Ansel Adams loved editing his images in the darkroom and often spoke about it. More importantly, he saw it as an important role in creating the final image that he had visualized when he took the shot.
Dodging and burning are steps to take care of mistakes God made in establishing tonal relationships. -Ansel Adams
Why am I talking about Ansel Adams, you may wonder, in terms of color? Well, the same principle applies to black and white and color in that it is the artist's job to portray the landscape as they saw it and the tonal range and color range are important processes along the way.
Color has always been a fascination to me. When I changed from shooting black and white to color images back in the 80s, I realized that the color was part of the composition, and if I didn't use it to add to the final image, then I may as well have stayed using monochrome. For instance, this image tells a story with the color. The black sand (which in monochrome may not be as obvious) and the orange tones throughout the image help to create that fantasy look of another world and show it is towards the end of the day, adding to the story of the image.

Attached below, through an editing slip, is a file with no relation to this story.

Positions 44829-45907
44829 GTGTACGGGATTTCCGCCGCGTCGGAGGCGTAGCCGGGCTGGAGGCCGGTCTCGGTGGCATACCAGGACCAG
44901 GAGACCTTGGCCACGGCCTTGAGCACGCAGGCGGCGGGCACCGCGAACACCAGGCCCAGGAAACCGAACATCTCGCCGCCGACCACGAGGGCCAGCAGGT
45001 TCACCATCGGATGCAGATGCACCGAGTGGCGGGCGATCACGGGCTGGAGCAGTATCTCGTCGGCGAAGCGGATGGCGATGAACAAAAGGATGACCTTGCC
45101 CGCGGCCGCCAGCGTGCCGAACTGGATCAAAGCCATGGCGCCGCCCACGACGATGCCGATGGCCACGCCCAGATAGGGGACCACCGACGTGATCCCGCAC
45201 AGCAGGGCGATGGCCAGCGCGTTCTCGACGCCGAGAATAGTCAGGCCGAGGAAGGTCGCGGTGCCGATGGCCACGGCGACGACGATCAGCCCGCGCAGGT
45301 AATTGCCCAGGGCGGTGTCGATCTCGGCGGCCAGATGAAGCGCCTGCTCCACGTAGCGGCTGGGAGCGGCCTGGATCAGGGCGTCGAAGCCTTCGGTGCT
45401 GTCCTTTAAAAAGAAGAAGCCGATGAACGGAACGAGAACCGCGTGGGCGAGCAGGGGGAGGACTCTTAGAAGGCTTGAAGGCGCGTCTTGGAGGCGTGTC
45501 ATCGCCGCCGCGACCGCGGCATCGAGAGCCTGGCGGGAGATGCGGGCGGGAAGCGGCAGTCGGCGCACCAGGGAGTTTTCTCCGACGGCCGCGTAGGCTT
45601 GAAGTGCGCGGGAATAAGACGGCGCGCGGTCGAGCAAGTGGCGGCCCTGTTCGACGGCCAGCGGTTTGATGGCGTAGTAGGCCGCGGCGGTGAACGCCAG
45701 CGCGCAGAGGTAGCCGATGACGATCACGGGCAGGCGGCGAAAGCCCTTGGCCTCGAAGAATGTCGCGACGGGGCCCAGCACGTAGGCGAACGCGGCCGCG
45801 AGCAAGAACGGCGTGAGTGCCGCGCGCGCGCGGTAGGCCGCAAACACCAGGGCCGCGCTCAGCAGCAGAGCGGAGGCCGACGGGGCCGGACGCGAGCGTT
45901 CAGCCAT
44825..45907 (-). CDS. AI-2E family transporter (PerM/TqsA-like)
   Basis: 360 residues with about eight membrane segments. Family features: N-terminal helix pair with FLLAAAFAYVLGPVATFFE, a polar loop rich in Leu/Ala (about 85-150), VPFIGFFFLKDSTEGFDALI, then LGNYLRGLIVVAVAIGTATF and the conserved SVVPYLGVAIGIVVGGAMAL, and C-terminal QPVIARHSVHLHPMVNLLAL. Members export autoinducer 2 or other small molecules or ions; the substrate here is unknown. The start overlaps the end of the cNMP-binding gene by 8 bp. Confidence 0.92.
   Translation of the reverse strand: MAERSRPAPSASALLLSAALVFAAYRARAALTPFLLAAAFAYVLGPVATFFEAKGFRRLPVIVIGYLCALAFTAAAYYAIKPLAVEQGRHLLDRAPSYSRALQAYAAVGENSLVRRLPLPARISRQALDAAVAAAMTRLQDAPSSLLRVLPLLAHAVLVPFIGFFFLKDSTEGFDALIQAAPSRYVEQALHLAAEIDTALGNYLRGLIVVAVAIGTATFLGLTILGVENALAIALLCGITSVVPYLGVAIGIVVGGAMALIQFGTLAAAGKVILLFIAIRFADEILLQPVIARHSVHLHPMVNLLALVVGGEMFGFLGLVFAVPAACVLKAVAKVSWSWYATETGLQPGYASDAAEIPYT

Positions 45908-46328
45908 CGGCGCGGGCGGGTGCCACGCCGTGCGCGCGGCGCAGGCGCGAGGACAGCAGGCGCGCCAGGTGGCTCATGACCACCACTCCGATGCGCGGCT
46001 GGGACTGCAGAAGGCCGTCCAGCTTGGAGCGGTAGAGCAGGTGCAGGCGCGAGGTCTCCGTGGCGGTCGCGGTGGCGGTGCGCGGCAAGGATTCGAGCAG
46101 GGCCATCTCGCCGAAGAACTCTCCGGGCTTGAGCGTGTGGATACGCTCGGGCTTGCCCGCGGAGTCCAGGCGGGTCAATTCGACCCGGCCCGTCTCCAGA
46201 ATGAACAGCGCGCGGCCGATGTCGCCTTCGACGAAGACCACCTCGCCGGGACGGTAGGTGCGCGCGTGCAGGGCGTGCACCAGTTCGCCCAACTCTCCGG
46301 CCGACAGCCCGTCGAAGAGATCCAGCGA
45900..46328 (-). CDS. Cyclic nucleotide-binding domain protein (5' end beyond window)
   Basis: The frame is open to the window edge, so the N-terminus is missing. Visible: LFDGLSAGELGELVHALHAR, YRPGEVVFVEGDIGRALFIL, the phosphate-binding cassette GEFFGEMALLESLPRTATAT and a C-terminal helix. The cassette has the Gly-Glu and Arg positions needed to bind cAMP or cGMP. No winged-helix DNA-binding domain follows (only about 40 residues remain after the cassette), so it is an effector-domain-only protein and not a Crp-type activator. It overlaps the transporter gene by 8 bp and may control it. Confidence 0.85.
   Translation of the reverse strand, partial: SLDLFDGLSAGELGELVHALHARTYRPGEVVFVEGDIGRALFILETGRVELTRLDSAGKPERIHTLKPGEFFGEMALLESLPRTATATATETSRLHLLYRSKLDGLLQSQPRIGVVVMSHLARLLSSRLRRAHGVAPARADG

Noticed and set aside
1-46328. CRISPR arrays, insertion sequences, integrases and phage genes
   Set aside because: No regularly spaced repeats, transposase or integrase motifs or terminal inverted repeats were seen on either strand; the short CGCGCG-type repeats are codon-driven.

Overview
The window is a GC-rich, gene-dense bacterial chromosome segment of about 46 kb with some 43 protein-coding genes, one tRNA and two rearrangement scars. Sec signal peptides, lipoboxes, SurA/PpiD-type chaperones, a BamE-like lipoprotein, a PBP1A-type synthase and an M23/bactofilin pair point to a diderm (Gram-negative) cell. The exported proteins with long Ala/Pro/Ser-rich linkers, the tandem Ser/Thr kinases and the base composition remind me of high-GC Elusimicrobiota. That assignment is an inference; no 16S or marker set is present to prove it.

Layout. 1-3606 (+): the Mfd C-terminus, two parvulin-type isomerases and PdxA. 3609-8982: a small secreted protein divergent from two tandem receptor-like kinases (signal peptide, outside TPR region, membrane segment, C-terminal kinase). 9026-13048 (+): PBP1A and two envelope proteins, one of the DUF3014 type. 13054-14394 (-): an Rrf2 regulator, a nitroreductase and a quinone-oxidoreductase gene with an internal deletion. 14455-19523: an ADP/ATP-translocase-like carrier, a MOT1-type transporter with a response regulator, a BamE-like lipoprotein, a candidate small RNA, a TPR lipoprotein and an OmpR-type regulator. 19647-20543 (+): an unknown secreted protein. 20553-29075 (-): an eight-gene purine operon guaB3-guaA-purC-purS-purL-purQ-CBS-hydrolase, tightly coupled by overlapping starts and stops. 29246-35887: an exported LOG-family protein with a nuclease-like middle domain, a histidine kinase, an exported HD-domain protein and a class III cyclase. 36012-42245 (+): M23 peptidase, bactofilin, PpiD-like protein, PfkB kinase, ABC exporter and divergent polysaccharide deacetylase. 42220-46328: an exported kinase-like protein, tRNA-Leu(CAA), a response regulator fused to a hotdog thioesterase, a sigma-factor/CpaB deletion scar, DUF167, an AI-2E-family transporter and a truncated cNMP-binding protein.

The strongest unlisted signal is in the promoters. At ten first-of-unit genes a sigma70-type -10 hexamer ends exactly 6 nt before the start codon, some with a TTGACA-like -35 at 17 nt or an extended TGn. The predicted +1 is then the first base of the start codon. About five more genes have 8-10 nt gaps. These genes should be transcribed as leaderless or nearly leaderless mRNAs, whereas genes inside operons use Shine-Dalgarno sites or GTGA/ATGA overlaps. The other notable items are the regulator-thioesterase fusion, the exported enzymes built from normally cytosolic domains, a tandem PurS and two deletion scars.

I feel I have now developed a style in my photos, and people often tell me they have a painterly look, which is of great satisfaction to me, as that is my intention.
A lot of what I do is in Lightroom, where I use the tools to create harmonious color relationships. If you don't have a color wheel on your phone, laptop, or iPad, then get one, as it is so useful to be able to refer to it when you are both shooting and editing.
In this image, the colors are next to each other on the color wheel and give a sense of calm and warmth.
In this image, I purposely tweaked the blue and orange to sit exactly opposite on the color wheel without creating an image that was unrealistic. In this case, the blue sky works with the soft light on the grasses.
In this video I talk about why I often shoot in a small color space and when I use opposite and analogous colors. I also share tips how I edited this image in Lightroom using a combination of white balance, HSL sliders, and split toning to create the exact painterly look and calm morning feeling I was looking for.
You can view video above, which goes into the full process and more.